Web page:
Derrick Rose is one of the league’s most dynamic young stars, and captured a league MVP award in 2011 in what was just his third NBA season.
But he’s appeared in only 49 games in total since then, which include just 10 last season after missing the 2013 campaign entirely and undergoing two major knee surgeries.
There are legitimate questions surrounding Rose’s durability that will remain until he is able to play the bulk of a season (and postseason) without sustaining yet another devastating injury. But the team doesn’t believe those questions will be a hindrance in recruiting free agents to play alongside him.
From Nick Friedell of ESPN Chicago:
The Chicago Bulls say they are not concerned about Derrick Rose’s health status being a possible obstacle in any recruiting pitch they might make to prospective free agents in the coming weeks. …
“Not really,” Thibodeau said during ESPN 1000’s NBA draft show Thursday night. “In the NBA, injuries are part of it. And most guys go through a period in their own career when they’re injured. It’s adversity that you have to get past and get over and most of these guys have done that, so I don’t think that’s going to be a big deal. I think they’re going to see Derrick and they’re going to know that he is healthy.”
Rose is expected to be back fully healthy by the time training camps open, and will be active before then in working out with Chicago’s summer league team before attending USA Basketball minicamp in Las Vegas in late July.
Injuries can happen to anyone at anytime, of course, and most players realize that. The Bulls have managed to be consistently good even with Rose out of the lineup; adding him back to the mix makes them a championship threat, and the potential of Rose returning to form is going to be more enticing than injury concerns will be a deterrent.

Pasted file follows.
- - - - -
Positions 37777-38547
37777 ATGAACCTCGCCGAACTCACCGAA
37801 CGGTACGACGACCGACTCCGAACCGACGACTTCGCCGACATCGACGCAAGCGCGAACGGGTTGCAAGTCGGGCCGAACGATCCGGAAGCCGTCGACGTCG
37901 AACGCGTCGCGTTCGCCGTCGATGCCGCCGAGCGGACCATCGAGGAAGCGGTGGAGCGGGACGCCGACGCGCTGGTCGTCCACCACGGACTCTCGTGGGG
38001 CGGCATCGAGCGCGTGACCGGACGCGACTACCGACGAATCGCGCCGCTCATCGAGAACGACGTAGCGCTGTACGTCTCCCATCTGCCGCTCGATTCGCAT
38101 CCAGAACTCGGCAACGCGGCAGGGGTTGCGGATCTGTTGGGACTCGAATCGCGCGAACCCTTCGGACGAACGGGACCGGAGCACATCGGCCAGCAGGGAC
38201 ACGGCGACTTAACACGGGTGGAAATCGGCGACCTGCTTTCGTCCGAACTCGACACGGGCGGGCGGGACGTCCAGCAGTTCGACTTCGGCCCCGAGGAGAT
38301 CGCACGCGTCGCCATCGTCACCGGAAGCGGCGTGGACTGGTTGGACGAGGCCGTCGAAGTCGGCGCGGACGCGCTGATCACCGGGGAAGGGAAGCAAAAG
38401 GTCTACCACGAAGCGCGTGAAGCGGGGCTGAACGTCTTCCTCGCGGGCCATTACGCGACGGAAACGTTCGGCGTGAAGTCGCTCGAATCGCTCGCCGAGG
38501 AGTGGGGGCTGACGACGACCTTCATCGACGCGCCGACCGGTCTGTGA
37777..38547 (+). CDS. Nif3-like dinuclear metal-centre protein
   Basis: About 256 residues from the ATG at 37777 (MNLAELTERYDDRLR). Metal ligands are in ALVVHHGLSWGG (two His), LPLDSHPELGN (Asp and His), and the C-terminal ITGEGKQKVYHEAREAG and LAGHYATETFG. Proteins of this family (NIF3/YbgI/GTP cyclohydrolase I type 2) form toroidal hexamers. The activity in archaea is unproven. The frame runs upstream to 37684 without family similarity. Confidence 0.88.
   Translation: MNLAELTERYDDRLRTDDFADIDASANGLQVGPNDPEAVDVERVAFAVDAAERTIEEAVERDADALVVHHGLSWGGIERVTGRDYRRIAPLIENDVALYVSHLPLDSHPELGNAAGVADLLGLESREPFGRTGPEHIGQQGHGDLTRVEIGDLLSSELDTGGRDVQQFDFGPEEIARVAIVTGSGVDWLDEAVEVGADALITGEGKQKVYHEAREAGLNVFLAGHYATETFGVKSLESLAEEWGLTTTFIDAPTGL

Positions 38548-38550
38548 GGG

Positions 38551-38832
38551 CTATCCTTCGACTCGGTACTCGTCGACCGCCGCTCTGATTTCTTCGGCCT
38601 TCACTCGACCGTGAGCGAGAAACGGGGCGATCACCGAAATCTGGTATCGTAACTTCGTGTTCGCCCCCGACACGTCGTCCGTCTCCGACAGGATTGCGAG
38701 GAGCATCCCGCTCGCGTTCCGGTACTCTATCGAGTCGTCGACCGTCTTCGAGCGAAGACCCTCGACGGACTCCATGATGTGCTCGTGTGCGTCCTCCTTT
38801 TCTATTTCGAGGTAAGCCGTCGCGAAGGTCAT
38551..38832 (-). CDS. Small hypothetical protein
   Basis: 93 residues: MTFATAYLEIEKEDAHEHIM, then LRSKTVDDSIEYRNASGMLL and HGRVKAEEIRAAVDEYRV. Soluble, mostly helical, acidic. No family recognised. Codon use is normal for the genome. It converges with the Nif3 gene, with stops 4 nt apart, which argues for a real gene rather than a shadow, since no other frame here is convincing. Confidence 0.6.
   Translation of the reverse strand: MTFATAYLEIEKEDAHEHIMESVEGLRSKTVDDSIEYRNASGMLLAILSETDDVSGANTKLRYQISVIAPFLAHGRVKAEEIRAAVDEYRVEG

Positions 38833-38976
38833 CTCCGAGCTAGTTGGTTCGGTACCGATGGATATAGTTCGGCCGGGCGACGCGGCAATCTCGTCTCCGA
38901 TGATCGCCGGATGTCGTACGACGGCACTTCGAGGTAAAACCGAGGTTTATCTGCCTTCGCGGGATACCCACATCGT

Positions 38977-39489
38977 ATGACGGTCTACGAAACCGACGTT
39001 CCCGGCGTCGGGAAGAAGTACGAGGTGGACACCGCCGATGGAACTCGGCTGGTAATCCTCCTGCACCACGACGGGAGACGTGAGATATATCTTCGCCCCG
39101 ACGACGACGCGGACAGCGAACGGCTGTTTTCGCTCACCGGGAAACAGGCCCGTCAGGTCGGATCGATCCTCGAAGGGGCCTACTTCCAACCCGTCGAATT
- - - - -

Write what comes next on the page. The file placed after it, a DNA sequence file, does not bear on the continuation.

With so much focus in recent weeks being on NBA players speaking out on social issues, it’s worth remembering that Kareem Abdul-Jabbar has been one of the most vocal athletes in America on these things for decades. The Hall of Fame and all-time leading scorer in NBA history addressed the Democratic National Convention on Thursday evening, urging voters to vote for Hillary Clinton in November, and opened his remarks by introducing himself as Michael Jordan, because “Donald Trump couldn’t tell the difference.”
You can watch the video of his speech below:
In the weeks since Kevin Durant announced he was signing with the Golden State Warriors, we have yet to hear Russell Westbrook speak on his former teammate’s decision. This week, ESPN.com’s Royce Young indicated in a podcast interview that Durant was telling Westbrook and others in the days leading up to his decision that he was coming back to Oklahoma City. He later walked back his report, saying he misspoke. On Thursday, Durant himself told The Vertical‘s Shams Charania that he never said any such thing, or misled Westbrook or anyone else about his intentions.
“It’s false,” Durant told The Vertical on Thursday. “I didn’t say that – words about me telling Russell or Nick that I would stay or leave never came out of my mouth. We met as teammates, but no promises came out of it. In this day and age, I can’t control anything people claim out there. Someone can go out and say something random right now, and people will believe it.
“I never told Russell or Nick [Collison], ‘All right, guys, I’m coming back to the Thunder’ – and then a week later, I decide not to. Never happened. I don’t operate like that. I heard people say that story, but it’s not the truth.”
So that settles that.
CHICAGO (AP) The Chicago Bulls have signed guard Spencer Dinwiddie.
The Bulls acquired Dinwiddie in a trade with Detroit last month and waived him three weeks ago. He spent two years with the Pistons and appeared in 12 games last season, averaging 4.8 points and 13.3 minutes.
The Bulls announced the move Thursday.